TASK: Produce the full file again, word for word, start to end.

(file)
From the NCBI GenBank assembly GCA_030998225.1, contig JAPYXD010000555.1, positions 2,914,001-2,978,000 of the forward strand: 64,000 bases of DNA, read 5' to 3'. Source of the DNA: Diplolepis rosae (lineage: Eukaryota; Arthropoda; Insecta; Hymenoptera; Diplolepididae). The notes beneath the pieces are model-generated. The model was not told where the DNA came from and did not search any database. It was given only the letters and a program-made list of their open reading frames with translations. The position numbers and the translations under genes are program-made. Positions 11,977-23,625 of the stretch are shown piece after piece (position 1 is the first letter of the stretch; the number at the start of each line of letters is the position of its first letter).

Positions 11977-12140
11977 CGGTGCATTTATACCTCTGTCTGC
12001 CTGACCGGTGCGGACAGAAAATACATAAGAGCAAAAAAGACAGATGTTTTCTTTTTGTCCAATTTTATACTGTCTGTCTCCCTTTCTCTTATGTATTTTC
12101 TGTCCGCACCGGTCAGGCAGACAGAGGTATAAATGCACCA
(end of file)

From the NCBI GenBank assembly GCA_030998225.1, contig JAPYXD010000555.1, positions 2,914,001-2,978,000 of the forward strand: 64,000 bases of DNA, read 5' to 3'. Source of the DNA: Diplolepis rosae (lineage: Eukaryota; Arthropoda; Insecta; Hymenoptera; Diplolepididae). The notes beneath the pieces are model-generated. The model was not told where the DNA came from and did not search any database. It was given only the letters and a program-made list of their open reading frames with translations. The position numbers and the translations under genes are program-made. Positions 11,977-23,625 of the stretch are shown piece after piece (position 1 is the first letter of the stretch; the number at the start of each line of letters is the position of its first letter).

Positions 11977-12140
11977 CGGTGCATTTATACCTCTGTCTGC
12001 CTGACCGGTGCGGACAGAAAATACATAAGAGCAAAAAAGACAGATGTTTTCTTTTTGTCCAATTTTATACTGTCTGTCTCCCTTTCTCTTATGTATTTTC
12101 TGTCCGCACCGGTCAGGCAGACAGAGGTATAAATGCACCA